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Fundamental Types

By Elsie Dunn,2014-07-19 19:16
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Fundamental Types

    Fundamental types in C++ are divided into three categories: “integral,” “floating,” and “void.” Integral types are capable of handling whole numbers. Floating types are capable of specifying values that may have fractional parts. The void type describes an empty set of values. No variable of type void can be specified it is used primarily to declare functions that return no values or to declare “generic” pointers to untyped or arbitrarily typed data. Any expression can be explicitly converted or cast to type void. However, such expressions are restricted to the following uses:

    ; An expression statement. (See Chapter 4, Expressions, for more information.)

    ; The left operand of the comma operator. (See Comma Operator in Chapter 4 for

    more information.)

    ; The second or third operand of the conditional operator (? :). (See Expressions

    with the Conditional Operator in Chapter 4 for more information.)

    Table 2.3 explains the restrictions on type sizes. These restrictions are independent of the Microsoft implementation.

    Table 2.3 Fundamental Types of the C++ Language

    Category Type Contents

    Integral char Type char is an integral type that usually contains

    members of the execution character set in Microsoft

    C++, this is ASCII.

     The C++ compiler treats variables of type char, signed

    char, and unsigned char as having different types.

    Variables of type char are promoted to int as if they

    are type signed char by default, unless the /J

    compilation option is used. In this case they are treated

    as type unsigned char and are promoted to int without

    sign extension.

     short Type short int (or simply short) is an integral type that

    is larger than or equal to the size of type char, and

    shorter than or equal to the size of type int.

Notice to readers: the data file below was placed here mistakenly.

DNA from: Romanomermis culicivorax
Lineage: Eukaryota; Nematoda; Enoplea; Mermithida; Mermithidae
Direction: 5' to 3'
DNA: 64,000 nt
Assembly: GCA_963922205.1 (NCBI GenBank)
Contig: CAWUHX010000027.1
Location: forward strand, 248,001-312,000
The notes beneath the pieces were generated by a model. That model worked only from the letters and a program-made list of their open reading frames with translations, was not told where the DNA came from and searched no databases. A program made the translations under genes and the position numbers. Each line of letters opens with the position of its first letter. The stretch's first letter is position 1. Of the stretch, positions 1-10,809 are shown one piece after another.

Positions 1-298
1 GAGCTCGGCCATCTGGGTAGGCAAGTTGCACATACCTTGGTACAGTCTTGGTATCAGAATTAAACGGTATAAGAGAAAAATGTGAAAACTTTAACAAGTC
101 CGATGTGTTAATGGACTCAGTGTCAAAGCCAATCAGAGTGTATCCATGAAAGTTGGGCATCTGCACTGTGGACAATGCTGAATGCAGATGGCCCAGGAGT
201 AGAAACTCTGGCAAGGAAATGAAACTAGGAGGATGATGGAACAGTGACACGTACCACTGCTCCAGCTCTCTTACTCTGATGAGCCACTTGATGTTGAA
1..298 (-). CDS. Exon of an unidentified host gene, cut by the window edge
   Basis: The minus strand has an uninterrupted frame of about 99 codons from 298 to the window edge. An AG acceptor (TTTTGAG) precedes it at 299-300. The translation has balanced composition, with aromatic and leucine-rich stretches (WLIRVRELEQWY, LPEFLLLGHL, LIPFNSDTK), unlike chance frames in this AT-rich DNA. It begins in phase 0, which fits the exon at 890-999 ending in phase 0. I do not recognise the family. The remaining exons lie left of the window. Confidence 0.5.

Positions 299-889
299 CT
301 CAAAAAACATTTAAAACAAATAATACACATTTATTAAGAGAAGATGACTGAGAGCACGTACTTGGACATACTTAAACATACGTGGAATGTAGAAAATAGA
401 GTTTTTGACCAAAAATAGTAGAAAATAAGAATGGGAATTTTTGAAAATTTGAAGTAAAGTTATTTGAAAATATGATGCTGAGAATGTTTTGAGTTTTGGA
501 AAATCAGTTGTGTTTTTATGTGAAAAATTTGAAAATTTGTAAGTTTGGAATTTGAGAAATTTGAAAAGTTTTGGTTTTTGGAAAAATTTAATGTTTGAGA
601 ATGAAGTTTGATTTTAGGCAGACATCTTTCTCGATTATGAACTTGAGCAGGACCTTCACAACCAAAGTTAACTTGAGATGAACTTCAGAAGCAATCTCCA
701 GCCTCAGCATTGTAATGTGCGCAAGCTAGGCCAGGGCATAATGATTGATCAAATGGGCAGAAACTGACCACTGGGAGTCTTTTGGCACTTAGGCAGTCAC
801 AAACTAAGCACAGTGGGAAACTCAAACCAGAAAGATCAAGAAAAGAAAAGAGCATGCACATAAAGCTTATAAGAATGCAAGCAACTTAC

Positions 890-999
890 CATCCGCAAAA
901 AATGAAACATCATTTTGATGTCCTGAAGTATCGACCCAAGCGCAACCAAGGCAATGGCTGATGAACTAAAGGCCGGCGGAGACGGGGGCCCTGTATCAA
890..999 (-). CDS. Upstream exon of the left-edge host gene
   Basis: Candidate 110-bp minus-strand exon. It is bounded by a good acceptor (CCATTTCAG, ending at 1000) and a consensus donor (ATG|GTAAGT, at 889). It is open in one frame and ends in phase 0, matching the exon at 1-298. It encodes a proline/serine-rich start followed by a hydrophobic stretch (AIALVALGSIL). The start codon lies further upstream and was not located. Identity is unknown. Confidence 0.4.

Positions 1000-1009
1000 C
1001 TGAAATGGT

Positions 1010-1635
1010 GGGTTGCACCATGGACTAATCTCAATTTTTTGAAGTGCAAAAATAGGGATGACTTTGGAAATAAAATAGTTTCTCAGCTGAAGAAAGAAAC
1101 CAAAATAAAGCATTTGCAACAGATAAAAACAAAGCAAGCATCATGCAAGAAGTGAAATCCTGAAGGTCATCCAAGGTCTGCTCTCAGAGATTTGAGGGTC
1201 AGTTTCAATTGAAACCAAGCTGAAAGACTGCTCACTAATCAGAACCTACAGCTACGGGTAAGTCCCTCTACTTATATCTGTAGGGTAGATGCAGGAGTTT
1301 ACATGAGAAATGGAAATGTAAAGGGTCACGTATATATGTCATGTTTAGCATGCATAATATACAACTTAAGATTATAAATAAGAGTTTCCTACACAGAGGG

Objects of type short can be declared as signed short

    or unsigned short. Signed short is a synonym for short.

     int Type int is an integral type that is larger than or equal

    to the size of type short int, and shorter than or equal

    to the size of type long.

     Objects of type int can be declared as signed int or

    unsigned int. Signed int is a synonym for int.

     __intn Sized integer, where n is the size, in bits, of the

    integer variable. The value of n can be 8, 16, 32, or

    64.

     long Type long (or long int) is an integral type that is larger

    than or equal to the size of type int.

     Objects of type long can be declared as signed long or

    unsigned long. Signed long is a synonym for long.

    Floating float Type float is the smallest floating type.

     double Type double is a floating type that is larger than or

    equal to type float, but shorter than or equal to the 1size of type long double.

    1 long double Type long double is a floating type that is equal to type

    double.

1 The representation of long double and double is identical. However, long double

    and double are separate types.

    Microsoft Specific

    Table 2.4 lists the amount of storage required for fundamental types in Microsoft C++.

    Table 2.4 Sizes of Fundamental Types

    Type Size

    char, unsigned char, signed char 1 byte

    short, unsigned short 2 bytes

    int, unsigned int 4 bytes

    long, unsigned long 4 bytes

    float 4 bytes

    double 8 bytes

    1long double 8 bytes

1 The representation of long double and double is identical. However, long double

    and double are separate types.

    For more information about type conversion, see Chapter 3, Standard Conversions. END Microsoft Specific

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    Data Type Ranges C/C++ recognizes the types shown in the table below.

    Type Name Bytes Other Names Range of Values

    int * signed, System dependent

    signed int

    unsigned int * unsigned System dependent __int8 1 char, 128 to 127

    signed char

    __int16 2 short, 32,768 to 32,767

    short int,

    signed short int

    __int32 4 signed, 2,147,483,648 to 2,147,483,647

    signed int

    __int64 8 none 9,223,372,036,854,775,808 to

    9,223,372,036,854,775,807 char 1 signed char 128 to 127

    unsigned char 1 none 0 to 255

    short 2 short int, 32,768 to 32,767

    signed short int

    unsigned short 2 unsigned short int 0 to 65,535

    long 4 long int, 2,147,483,648 to 2,147,483,647

    signed long int

unsigned long 4 unsigned long int 0 to 4,294,967,295

    enum * none Same as int

    float 4 none 3.4E +/- 38 (7 digits)

    double 8 none 1.7E +/- 308 (15 digits)

    long double 10 none 1.2E +/- 4932 (19 digits)

    The long double data type (80-bit, 10-byte precision) is mapped directly to double (64-bit, 8- byte precision) in Windows NT and Windows 95.

    Signed and unsigned are modifiers that can be used with any integral type. The char type is signed by default, but you can specify /J to make it unsigned by default. The int and unsigned int types have the size of the system word. This is two bytes (the same as short and unsigned short) in MS-DOS and 16-bit versions of Windows, and 4 bytes in 32-bit operating systems. However, portable code should not depend on the size of int.

    Microsoft C/C++ also features support for sized integer types. See __int8, __int16,

    __int32, __int64 for more information. Also see Integer Limits.

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